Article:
” … an organic sound world of poetic mysticism, pulsating percussion, work song laments, optimistic spirituals, rhapsodic instrumental obbligatos and dynamic squalls of expression … “
-Detroit Free Press
On December 15, the Detroit Symphony Orchestra (DSO) releases in North America a new recording on the Naxos label, the second in four months. The CD features a single composition, a stirring oratorio by Hannibal Lokumbe inspired by Civil Rights icon Rosa Parks titled Dear Mrs. Parks. It is led by Thomas Wilkins, who was DSO Resident Conductor at the time of the recording, and features the Brazeal Dennard Chorale, the Rackham Symphony Choir and vocal soloists Janice Chandler-Eteme (soprano), Jevetta Steele (mezzo-soprano), Kevin Deas (baritone) and Taylor Lee Gardner (child soprano).
The work was commissioned and premiered by the DSO in 2005 and was recorded in live performances of the DSO’s annual “Classical Roots” concerts at Orchestra Hall at the Max M. Fisher Music Center in 2009. Funding for this recording was provided in part by JPMorgan Chase with additional support from the Classical Roots Circle of Friends and The Andrew W. Mellon Foundation. Dear Mrs. Parks was made possible through a grant from the National Endowment for the Arts (NEA).
Dear Mrs. Parks is a 57-minute oratorio for which Hannibal Lokumbe wrote both the music and libretto. Featuring influences from the blues, jazz, African music and Gospel music, it pays homage to Rosa Parks in the form of imaginary letters to the civil rights heroine from three individuals: an African-American woman who worked with Mrs. Parks and Dr. Martin Luther King, Jr., representing the viewpoint of all African-American civil rights activists of her generation; Viola Liuzzo, a white Civil Rights martyr from Detroit slain by the Ku Klux Klan in 1965; and a young African-American man whose generation has benefited from the Civil Rights Movement. The fourth soloist is a young girl, representing innocence and hope, who leads the “Prayer for the World” that concludes the composition. Both the chorus and soloists are multi-ethnic.
The composition is in 10 movements that are essentially continuous. The orchestration is compact yet meaty, and even when rhythms are quick, they are still tightly orchestrated. The composer creates a sense of music in unity among the sections of the orchestra, the soloists and chorus. The resulting atmosphere lends clarity to the text, and the composer creates wide-open spaces in both the harmony and instrumentation, again illuminating the spiritually charged text.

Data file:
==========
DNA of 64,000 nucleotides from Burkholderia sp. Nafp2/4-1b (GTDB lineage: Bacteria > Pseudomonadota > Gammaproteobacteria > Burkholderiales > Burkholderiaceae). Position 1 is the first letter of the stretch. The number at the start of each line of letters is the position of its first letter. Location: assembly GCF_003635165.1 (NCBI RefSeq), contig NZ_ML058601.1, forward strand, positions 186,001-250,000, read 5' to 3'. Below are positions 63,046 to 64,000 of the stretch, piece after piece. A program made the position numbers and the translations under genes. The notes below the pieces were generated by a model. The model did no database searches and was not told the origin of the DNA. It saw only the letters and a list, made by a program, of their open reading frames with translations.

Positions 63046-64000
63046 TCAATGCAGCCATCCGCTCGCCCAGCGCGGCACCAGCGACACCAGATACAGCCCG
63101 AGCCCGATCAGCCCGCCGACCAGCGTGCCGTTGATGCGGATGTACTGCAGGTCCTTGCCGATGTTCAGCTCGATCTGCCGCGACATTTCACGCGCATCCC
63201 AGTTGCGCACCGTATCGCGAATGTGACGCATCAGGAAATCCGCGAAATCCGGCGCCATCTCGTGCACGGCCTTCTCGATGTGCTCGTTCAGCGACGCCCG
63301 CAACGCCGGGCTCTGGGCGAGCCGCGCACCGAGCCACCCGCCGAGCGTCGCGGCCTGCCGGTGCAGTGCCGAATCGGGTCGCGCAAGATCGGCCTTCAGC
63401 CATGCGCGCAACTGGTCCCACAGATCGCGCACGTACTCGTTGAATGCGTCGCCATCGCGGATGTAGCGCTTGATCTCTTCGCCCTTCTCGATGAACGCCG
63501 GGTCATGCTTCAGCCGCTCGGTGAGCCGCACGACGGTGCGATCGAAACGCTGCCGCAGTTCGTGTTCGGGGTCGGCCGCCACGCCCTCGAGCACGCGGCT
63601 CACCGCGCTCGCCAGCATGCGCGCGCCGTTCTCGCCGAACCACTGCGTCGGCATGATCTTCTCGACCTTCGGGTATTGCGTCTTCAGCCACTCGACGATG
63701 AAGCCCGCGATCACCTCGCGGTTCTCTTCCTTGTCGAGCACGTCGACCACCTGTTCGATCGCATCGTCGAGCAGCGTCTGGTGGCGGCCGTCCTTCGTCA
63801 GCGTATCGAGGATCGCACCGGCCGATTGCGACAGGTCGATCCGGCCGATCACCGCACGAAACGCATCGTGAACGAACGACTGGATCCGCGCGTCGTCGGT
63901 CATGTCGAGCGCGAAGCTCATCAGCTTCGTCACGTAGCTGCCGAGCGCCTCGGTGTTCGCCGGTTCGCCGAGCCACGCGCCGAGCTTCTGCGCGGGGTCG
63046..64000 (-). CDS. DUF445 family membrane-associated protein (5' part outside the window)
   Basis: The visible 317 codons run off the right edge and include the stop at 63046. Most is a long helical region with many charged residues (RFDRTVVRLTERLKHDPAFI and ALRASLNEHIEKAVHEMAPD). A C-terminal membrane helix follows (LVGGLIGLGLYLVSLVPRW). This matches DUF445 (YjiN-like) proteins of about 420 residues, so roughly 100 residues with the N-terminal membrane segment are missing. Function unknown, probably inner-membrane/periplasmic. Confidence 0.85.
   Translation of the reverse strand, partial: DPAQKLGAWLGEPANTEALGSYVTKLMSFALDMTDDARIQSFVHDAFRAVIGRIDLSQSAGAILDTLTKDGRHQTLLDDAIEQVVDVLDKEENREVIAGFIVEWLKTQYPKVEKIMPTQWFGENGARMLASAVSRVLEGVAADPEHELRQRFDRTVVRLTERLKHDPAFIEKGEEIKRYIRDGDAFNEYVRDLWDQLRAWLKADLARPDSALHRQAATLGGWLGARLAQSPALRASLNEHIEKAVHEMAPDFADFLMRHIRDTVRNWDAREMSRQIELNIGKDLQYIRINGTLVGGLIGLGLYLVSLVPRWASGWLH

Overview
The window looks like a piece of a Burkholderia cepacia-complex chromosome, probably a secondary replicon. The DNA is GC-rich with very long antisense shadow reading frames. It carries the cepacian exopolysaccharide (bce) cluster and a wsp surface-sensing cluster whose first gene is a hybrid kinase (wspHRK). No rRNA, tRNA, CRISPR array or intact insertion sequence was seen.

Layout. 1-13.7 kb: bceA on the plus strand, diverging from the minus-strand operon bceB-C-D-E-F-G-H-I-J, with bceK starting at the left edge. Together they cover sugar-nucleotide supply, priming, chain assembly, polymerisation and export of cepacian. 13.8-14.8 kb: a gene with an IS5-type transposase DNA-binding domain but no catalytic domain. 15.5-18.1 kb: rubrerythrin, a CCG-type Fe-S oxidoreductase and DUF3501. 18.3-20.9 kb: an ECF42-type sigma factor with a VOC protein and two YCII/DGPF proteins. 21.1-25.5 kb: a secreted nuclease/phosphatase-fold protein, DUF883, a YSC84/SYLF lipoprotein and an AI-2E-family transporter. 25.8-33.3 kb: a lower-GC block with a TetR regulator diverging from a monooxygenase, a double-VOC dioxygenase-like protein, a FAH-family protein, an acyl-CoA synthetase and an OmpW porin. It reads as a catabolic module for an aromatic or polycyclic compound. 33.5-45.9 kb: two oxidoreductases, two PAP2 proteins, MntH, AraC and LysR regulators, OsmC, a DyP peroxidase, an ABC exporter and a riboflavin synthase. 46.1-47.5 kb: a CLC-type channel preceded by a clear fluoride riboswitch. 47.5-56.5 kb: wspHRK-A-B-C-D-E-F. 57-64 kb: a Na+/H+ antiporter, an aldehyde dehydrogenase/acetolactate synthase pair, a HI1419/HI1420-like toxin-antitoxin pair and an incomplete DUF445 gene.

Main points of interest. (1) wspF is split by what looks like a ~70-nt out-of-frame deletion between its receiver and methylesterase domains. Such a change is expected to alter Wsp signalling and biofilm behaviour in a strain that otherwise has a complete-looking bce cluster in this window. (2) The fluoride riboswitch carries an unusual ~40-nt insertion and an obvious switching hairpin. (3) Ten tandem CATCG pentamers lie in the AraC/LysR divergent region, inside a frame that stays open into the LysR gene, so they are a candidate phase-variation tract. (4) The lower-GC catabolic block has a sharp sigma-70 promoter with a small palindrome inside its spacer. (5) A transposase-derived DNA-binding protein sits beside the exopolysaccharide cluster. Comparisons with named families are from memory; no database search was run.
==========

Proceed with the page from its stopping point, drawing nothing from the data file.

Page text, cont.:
According to the composer, “Dear Mrs. Parks is a prayer of music and words in honor of Mrs. Rosa Parks and every soul of her spiritual and social realm. She is the true nature of what is perceived and spoken of as being heaven. Her unselfish love, as unselfish love always does, transforms the entire world.”
Hannibal Lokumbe (born Marvin Peterson), resides in the central Texas town of Bastrop and began his musical life at age 13 when he was given a trumpet by his mother. A year later, his band The Soul Masters was backing up icons such as Jackie Wilson, Otis Redding, Etta James, Lightning Hopkins and T. Bone Walker. First inspired by the spirituals and hymns of his grandparents, Lokumbe spent 25 years in New York City playing trumpet and recording with some of his jazz heroes including Gil Evans, Pharaoh Sanders, Roy Haynes, Elvin Jones and McCoy Tyner among many others. In 1974 he formed the Sunrise Orchestra and for more than 15 years toured the world playing in every major music festival, from Istanbul to China. After living in Kenya in the early 1980s, however, he returned to New York and began composing orchestral music.
Lokumbe is the recipient of numerous awards: the Bessie’s, the NEA, and a Lifetime Achievement Award from the Detroit Symphony Orchestra. He has composed works for The Kronos String Quartet as well as the Philadelphia, Baltimore, Cleveland and Houston Symphonies. His groundbreaking opera African Portraits was performed and recorded by The Chicago Symphony under the direction of Daniel Barenboim and has been performed nearly two hundred time since its November 11, 1990 Carnegie Hall debut. His works range from string quartets to full orchestral and choral compositions.
The internationally acclaimed Detroit Symphony Orchestra, the fourth-oldest symphony orchestra in the United States, is known for trailblazing performances, visionary maestros and collaborations with the world’s foremost musical artists. Esteemed conductor Leonard Slatkin, called “America’s Music Director” by the Los Angeles Times, became the 12th Music Director of the DSO during the 2008-09 season. The DSO offers a year-round performance schedule that includes classical, pops, jazz, young people’s concerts and festivals. The DSO makes its home in historic Orchestra Hall, one of America’s most acoustically perfect concert halls, and actively pursues a mission to impact and serve the community through music.
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